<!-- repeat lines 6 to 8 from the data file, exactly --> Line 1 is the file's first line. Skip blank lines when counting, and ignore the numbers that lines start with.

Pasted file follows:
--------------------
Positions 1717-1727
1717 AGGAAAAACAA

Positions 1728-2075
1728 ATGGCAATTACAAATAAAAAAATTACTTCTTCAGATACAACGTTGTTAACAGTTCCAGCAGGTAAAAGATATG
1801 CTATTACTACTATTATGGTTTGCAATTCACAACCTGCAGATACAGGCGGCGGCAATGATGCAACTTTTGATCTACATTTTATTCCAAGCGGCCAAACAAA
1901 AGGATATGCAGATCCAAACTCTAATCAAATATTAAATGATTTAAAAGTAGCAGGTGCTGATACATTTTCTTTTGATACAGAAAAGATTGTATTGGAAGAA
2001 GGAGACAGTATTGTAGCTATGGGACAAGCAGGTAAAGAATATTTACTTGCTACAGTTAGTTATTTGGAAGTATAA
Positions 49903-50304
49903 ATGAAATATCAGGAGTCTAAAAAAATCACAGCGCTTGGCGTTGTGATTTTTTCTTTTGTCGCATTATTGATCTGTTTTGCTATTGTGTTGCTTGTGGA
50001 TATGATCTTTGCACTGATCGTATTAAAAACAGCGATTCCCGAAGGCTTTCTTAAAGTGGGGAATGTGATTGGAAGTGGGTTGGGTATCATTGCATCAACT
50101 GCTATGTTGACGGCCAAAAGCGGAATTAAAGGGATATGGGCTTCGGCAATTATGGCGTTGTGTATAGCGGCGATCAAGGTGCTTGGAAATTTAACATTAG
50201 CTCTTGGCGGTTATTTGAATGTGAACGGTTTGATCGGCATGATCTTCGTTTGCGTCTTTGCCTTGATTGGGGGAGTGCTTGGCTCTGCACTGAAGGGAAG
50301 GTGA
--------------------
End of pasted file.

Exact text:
1901 AGGATATGCAGATCCAAACTCTAATCAAATATTAAATGATTTAAAAGTAGCAGGTGCTGATACATTTTCTTTTGATACAGAAAAGATTGTATTGGAAGAA
2001 GGAGACAGTATTGTAGCTATGGGACAAGCAGGTAAAGAATATTTACTTGCTACAGTTAGTTATTTGGAAGTATAA
Positions 49903-50304